The Recovery Research Institute’s National Recovery Study (Kelly et al., 2017) explored the experiences of a representative sample of 2,002 U.S. adults who self-reported resolution of an alcohol or other drug problem. A recently published secondary analysis of this survey data (Eddie et al., 2020) examined recovery-related changes across four areas: 1) self-improvement (e.g., changes(……)

I recently discovered a UK-based project that I found so exciting that I solicited the below blog to share with my readers. To me, the Well-Fed Social Supermarket signals a next stage in the evolution of recovery support services: programs that serve those seeking and in recovery while simultaneously benefiting the larger community. For generations,(……)

In an earlier blog posted in 2017, I offered some preliminary observations on mechanisms of change in recovery and the variation in such mechanisms across pathways of recovery, stages of recovery, clinical populations, and cultural contexts. A recent collaboration with Dr. Marc Galanter in designing a study to investigate such mechanisms of change among members(……)

For decades, the United States has meticulously measured the prevalence of alcohol and other drug (AOD) use and related problems. The question of how many U.S. adults have resolved such problems has received far less attention until recently. In 2012, I reviewed published studies of clinical and community populations in the U.S. that reported rates(……)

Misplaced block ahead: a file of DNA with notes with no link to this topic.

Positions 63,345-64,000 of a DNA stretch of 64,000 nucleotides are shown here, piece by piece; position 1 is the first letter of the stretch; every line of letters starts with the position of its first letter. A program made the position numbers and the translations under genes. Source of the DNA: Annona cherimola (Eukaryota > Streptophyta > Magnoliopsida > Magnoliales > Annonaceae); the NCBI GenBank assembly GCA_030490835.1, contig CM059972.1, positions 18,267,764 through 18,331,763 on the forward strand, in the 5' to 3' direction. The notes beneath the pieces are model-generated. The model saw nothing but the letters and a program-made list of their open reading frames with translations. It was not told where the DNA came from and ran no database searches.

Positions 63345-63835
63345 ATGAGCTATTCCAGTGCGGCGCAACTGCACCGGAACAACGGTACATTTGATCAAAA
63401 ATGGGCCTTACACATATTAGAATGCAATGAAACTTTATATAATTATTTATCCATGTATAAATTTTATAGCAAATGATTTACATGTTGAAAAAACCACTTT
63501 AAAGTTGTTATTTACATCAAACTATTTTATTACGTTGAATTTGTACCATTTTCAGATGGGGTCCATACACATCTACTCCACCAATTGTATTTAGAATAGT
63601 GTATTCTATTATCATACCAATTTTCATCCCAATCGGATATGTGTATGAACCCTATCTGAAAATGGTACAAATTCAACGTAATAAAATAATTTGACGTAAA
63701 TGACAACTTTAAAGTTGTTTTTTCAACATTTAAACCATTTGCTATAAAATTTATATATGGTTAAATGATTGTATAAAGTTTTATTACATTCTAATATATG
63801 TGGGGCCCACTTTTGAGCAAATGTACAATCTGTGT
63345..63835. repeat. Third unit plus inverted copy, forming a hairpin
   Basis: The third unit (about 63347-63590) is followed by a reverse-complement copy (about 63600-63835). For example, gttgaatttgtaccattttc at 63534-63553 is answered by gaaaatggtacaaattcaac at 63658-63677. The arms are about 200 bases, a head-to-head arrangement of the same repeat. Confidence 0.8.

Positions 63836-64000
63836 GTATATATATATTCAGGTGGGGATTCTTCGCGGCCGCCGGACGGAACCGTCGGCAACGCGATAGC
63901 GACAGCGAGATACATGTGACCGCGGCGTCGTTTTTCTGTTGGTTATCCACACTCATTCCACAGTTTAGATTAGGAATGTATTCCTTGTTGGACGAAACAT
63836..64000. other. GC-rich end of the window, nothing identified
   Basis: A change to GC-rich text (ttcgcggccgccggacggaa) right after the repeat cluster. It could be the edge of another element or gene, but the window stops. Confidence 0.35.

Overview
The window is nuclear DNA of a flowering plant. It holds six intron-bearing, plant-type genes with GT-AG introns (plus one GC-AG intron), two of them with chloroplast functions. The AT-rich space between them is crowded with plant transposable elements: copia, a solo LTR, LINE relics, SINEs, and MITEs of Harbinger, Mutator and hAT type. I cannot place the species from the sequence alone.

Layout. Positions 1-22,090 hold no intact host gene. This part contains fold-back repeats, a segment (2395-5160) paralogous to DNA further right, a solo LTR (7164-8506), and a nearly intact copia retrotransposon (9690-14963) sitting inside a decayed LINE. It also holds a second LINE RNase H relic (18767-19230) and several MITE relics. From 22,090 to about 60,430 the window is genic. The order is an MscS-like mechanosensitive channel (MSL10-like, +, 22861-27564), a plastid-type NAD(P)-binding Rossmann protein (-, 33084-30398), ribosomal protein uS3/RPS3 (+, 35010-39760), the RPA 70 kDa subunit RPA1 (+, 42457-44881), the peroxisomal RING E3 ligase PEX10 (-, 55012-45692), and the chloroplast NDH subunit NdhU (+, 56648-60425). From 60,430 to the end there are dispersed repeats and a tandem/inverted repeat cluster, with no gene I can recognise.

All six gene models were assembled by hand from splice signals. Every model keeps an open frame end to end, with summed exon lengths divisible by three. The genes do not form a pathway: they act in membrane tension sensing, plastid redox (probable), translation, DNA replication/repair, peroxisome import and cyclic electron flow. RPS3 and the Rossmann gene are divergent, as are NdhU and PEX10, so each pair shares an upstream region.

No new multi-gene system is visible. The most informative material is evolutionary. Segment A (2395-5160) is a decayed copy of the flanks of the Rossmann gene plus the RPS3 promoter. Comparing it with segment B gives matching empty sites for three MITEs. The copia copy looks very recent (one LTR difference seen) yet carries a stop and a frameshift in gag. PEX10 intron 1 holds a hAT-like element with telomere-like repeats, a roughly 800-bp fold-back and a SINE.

The problems men and women of the U.S. military experience upon re-entry to civilian life receive considerable research and media attention. Far less common is information on their resilience to and recovery from such challenges. It is in that context that a landmark study has just been published on the prevalence of recovery from alcohol(……)

For more than two decades, advocates with lived experience of addiction recovery have tried to shift the conceptual center of the addictions field from a focus on addiction-related pathology and deficit-focused models of assessment and treatment to a focus on resilience and recovery. A less heralded effort has been to extend the intrapersonal focus on(……)

Never in U.S. history have there existed more choices of support for the resolution of alcohol and other drug (AOD) problems. Today, recovery support groups span secular, spiritual, and religious orientations, with meetings also organized by gender, age, sexual orientation, language preference, profession, and co-occurring conditions, to name just a few. Recent scientific studies and(……)

Harvard-trained historian Ernest Kurtz loved stories. The power of story and the role of storytelling in personal identity and addiction recovery filled his writings on Alcoholics Anonymous (A.A.), and they were central themes in the books he co-authored with Katherine Ketcham: The Spirituality of Imperfection and Experiencing Spirituality. I apprenticed under Ernie’s guidance for more(……)